First, the 800 pound gorilla in the room is the fact that your husband is dead. Furthermore, he’s been dead for centuries, so this death thing probably isn’t just a phase he’s going through. What we have here is a glass half-full, glass half-empty situation. Glass half-empty: he’s dead. Glass half-full: because he’s dead, he will never leave you, and you will never have to cope with losing him.

Coping with loss is heart-wrenchingly difficult. People can eventually cope, especially once they realize that, it was time for their loved one to depart—which is why I give (i.e., sell) children who have recently lost a parent a DVD of Night of the Living Dead. You, Rosie, will never have to go through this grieving process. Vandy is there to stay. Take comfort in that.

Think of your relationship with Vandy as a bank-account. With every positive interaction, you make a deposit into the account. When he compliments you, or when you perform a small “just because” favour for him, your relationship bank account grows a little bit. When he criticizes you, or you behave inconsiderately, you’re withdrawing relationship dollars from the account. Bear in mind though that, if a compliment deposits a dollar into your account, a criticism deducts five dollars. We call negative comments like these “zingers.” It is very important to minimize zingers. That doesn’t mean you can’t discuss problems. You just have to bring positivity and sensitivity to the table.

Here’s a hypothetical situation. Beatrix is married to Imhotep, who is dead. Although she is satisfied with many aspects of their loving relationship, Beatrix finds Imhotep’s breath and body odor to be somewhat off-putting. Now, Beatrix could say “You reek of the charnel house and my body recoils in horror from your very presence.” Zinger! Why don’t you just take five relationship dollars and burn them in an ashtray, Bea? On the other hand Beatrix could try to approach the problem in a positive and co-operative manner. She could put out some mints and then say to Imhotep “My, don’t those tic-tacs look yummy!” Problem solved with no zingers, and check out that extra dollar in the love-fund.

Two other factors are essential to a secure and committed relationship, Rosie. First, the best relationships are those that embiggen the lives of everyone involved. You probably don’t have much to do around the crypt other than cower and panic, and Vandy seems to be a stay-at-necropolis sort of guy too. Why not get the crypt hooked up to the Internet? You could each find out about what you may have missed: for you, maybe the recent events in North Africa; for Vandy, the industrial revolution, and the discovery of electricity. Also, why not widen your social circle just a bit. I understand that your father is a widower. You have my deepest condolences, but (glass half-full!) why doesn’t Vandy invite your mom over for dinner?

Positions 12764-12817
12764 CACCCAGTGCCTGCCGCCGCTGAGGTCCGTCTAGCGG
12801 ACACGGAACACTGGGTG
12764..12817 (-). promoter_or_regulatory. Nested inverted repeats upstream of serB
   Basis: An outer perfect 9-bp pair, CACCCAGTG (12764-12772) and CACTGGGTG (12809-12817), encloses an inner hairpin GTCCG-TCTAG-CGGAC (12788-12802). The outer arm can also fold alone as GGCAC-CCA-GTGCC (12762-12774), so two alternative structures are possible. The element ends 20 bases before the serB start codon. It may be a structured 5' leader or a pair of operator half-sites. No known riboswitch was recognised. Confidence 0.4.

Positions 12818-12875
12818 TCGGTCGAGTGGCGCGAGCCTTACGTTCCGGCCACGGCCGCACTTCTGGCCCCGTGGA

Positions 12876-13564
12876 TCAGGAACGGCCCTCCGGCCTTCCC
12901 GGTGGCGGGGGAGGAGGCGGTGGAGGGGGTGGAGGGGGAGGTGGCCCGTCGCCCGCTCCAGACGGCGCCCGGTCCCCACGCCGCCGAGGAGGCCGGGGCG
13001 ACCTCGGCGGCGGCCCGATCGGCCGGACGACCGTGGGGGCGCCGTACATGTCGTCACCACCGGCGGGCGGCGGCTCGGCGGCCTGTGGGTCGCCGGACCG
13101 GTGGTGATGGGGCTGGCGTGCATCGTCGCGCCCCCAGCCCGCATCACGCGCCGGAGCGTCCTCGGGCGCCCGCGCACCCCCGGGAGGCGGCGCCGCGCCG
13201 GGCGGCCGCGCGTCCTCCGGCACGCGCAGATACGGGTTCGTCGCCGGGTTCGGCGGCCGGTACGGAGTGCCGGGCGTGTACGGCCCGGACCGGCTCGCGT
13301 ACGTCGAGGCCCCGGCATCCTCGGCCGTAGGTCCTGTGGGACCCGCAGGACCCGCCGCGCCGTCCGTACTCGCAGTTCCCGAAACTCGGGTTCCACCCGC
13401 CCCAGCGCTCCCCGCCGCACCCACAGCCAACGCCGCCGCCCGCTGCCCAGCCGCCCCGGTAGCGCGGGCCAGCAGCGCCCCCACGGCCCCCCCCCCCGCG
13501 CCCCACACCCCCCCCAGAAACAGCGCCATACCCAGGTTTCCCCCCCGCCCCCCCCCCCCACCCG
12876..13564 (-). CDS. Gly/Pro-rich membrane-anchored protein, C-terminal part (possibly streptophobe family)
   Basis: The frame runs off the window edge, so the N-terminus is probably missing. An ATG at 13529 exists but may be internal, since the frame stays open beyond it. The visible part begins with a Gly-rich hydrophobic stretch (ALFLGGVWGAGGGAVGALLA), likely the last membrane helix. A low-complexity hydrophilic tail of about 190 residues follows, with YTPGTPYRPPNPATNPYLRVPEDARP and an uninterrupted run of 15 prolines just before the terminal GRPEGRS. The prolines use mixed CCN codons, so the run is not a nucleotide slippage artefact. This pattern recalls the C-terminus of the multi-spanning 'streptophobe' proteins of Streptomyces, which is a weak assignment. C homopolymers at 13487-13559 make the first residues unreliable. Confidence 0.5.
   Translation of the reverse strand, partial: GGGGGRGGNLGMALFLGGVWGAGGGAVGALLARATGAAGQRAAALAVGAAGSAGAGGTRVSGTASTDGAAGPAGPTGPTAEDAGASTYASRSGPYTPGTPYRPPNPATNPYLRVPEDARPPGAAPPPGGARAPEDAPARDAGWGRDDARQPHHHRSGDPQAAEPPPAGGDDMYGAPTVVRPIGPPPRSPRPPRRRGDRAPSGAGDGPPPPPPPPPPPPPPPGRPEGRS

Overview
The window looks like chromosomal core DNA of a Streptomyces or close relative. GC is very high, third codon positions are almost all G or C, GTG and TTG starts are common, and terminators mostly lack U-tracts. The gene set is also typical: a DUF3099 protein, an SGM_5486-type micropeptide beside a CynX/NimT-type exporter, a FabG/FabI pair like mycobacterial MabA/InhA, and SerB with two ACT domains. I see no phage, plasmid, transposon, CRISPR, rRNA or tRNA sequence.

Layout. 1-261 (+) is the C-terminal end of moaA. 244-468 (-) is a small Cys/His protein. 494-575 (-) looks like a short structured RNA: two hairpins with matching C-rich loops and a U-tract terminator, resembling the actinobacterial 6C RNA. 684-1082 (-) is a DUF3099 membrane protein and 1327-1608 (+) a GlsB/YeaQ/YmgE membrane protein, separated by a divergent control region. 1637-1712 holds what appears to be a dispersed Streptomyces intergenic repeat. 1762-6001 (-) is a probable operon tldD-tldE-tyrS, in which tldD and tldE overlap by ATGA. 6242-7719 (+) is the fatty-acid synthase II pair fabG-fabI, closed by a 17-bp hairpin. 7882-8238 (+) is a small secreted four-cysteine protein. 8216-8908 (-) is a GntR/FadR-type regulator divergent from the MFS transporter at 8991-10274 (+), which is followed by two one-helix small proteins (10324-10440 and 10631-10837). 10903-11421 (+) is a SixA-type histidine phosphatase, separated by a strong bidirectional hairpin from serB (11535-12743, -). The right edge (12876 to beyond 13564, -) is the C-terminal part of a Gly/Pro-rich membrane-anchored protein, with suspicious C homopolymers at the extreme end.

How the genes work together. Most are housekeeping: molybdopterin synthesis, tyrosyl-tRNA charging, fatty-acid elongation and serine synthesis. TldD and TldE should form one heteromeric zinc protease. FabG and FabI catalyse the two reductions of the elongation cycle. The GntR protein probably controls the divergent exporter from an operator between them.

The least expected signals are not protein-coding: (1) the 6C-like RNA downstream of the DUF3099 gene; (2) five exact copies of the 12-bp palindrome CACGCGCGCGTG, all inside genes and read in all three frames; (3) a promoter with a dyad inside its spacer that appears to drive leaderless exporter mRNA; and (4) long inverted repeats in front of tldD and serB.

Finally, the best relationships are those that foster the best communication. For instance, Vandy appears in your bed every evening, physically violates you and then disappears. You may infer that he is a demon rapist. But don’t let yourself fall into the toxic thought process of mind-reading. Maybe there’s another explanation for his behaviour. For instance, he’s an old-fashioned gent and may be acting in the only way he knows how. It’s up to you to take some control and let your voice be heard! Tell Vandy in a loving and positive way (remember the tic-tacs) that you have physical needs too.

You can work together towards a life in the bedroom that deeply satisfies you both. Sky rockets in flight, afternoon delight! You must literally give Vandy a voice too. At the moment he doesn’t speak. Don’t assume that he wants to be mute. Work with him. Be patient. Just imagine that wonderful point in the future when he hovers over your body and rasps in his adorably cracked and grating voice “You are mine… Forever.” At that point, you will realize what it is to be secure, what it is to be part of a team. I can just see the look in your eyes.

Mazel Tov!

“Dr.” Bram

Scholarly note: The situation in this piece is based on Le Fanu’s “Schalken the Painter”

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Ask The Love Doctor

Doctor Bram Hesselius

“Doctor” Bram Hesselius, known worldwide as the “Love Doctor,” is a counsellor, lecturer and the author of Imitation of Love: the Joy of Settling. He lives on Vancouver Island with his screaming harpy of a wife, “Dr.” Somerdawn Goldstein-Hesselius. This is not sexist. She really is a screaming harpy. You know, like the mythical creature. "Dr" Bram was created by Dr. Carl Matheson, head of the department of philosophy at the University of Manitoba.